3 Helpful Winter Golf Course Management Tips For Clubs

  • Nov 09, 2017

How do you find a golf ball on a snowy golf course? You don’t.

Golf and winter weather don’t mix. Nobody wants to play in the snow. And that’s a good thing, considering no golf course management team has been able to figure out a way to make that happen. When temperatures start to fall, golf courses close shop and wait for spring to thaw everything out.

However, there’s a lot to do to ensure things are ready for the next season. If your management team doesn’t have some winter golf course management tips up their sleeve, you course could be in bad shape when the snow finally melts. Make sure you use a weather tracking software so you know when a cold front is moving in before your turf freezes over

1. Take Care Of Your Turf

Turfgrass management is one of the most important focus areas for any golf course superintendent. Without well-maintained turf you really don’t have much to offer members. Can you remember a winter that didn’t negatively impact your turfgrass management? We didn’t think so.

So how do minimize the damage? Let me explain a few different ways to do just that. First, you’ll want to find areas of shade that have grown over the past season. Shade from trees will hurt you turf in the winter. This is because turfgrass growing in the shade simply isn’t as healthy as turfgrass growing in the sun. Improve sunlight penetration before the winter sets in to avoid winterkill events.

The next thing you need to do is assess if your course needs covers. Turf covers are great for allowing grass to breath and retain the right amount of heat and moisture while protecting turf from severe winter weather. Depending on the winter weather outlook and your location, turf cover needs are different.

2. Store Your Equipment Properly

Next on our list of winter golf course management tips is to store equipment properly. Your golf carts, clubs, and turf management equipment can’t survive unprotected throughout the winter. It’s a good idea to invest some economical winter protection for equipment. This includes greenhouses and other structures.

It’s also important to service and inspect these pieces of equipment before you store them. It’s time to do restorations and swap out old equipment. What’s even better is that suppliers often offer special preseason prices and manufacturers and dealers have special preseason pricing on new machinery.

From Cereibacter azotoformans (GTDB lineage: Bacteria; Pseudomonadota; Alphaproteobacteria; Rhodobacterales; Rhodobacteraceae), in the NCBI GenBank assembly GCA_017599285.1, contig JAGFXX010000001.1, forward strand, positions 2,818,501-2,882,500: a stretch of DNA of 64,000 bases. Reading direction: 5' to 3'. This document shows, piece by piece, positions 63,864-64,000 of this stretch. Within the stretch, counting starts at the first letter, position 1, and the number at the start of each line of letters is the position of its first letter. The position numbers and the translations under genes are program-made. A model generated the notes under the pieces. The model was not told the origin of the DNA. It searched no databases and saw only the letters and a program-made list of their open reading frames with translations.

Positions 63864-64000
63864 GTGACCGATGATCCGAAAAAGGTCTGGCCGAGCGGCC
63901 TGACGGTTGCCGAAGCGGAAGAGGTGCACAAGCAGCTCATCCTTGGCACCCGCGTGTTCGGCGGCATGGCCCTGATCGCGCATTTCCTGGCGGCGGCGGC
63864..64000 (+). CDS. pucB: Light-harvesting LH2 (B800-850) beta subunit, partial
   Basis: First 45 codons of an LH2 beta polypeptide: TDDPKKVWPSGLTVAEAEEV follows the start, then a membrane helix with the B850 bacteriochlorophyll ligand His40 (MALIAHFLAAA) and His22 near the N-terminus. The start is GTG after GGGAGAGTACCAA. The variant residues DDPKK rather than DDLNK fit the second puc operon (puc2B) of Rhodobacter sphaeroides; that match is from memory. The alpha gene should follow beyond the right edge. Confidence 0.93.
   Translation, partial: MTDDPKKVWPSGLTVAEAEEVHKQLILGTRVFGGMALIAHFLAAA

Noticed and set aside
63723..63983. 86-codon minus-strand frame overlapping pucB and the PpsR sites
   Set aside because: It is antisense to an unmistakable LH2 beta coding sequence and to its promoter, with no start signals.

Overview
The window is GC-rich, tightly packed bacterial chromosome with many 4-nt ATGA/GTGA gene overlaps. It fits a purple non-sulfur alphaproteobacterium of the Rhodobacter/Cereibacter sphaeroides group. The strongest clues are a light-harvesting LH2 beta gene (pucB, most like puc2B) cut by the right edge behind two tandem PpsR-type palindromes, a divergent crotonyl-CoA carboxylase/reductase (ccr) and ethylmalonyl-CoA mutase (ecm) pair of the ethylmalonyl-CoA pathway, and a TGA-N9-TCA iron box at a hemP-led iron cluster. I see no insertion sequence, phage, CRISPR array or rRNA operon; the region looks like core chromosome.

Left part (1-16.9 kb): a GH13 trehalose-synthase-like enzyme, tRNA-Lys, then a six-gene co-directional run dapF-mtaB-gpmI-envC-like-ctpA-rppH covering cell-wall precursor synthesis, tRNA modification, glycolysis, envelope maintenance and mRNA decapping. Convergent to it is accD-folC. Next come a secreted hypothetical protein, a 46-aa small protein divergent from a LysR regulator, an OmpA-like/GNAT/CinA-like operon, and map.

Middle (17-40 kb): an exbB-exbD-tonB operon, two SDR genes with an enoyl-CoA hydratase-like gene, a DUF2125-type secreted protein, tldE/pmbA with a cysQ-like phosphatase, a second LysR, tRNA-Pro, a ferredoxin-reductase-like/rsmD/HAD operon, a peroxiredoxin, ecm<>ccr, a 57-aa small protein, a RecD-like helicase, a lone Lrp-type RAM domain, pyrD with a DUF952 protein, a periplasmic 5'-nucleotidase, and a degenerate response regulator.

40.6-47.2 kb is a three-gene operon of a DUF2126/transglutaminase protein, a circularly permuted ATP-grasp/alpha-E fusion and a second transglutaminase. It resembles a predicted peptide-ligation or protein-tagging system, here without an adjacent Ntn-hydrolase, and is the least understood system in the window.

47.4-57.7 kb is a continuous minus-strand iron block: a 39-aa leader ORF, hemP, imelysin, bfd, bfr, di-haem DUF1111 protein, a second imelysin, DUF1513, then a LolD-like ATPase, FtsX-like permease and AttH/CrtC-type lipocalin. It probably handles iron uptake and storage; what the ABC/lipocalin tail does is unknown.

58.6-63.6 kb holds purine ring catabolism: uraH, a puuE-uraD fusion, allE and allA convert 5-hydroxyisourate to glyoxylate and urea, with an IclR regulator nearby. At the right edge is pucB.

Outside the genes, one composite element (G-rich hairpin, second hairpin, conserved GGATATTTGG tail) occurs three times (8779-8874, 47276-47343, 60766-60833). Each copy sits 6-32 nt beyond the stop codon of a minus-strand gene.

3. Organize Your Winter Projects

There’s no down time in golf, not even in the winter! After golf course management takes care of the greens and equipment, it’s time to take on winter projects. The best golf courses are constantly maintaining their grounds to ensure members have the best experience when they get back on the green.

Most clubs have winter projects lined up. It’s key to organize these projects ahead of time so that employees know what their responsibilities are when the first flake falls. Inspections of equipment like irrigation systems and mower blades must be done annually. The winter is a great time for this! It’s also a great time for testing soil and water. By testing soil in early winter, you can you can anticipate any changes or problems for the upcoming season. Winter is a good time to establish baseline numbers on water purity as well. Make sure to run the test again mid-summer to assess the ranges of water quality used.

Other areas that you need to maintain over the winter include golf cart paths, bunkers, and indoor facilities. For example, bunkers typically last five to seven years before they need to be replaced. Replacing them over the winter ensures you’re not disrupting golfers.

Whatever your winter projects are, be sure to organize them in a way that helps you get them all done. Try to think of the projects that can be done before snow falls and how much time each project will take.

Not only does the safety of your turf and equipment matter throughout the year, but so does the safety of your golfers. Different risks threaten golf safety in Spring, Summer, Fall, and Winter. As golf course professionals, it’s important to understand those risks and prepare to prevent them as much as possible.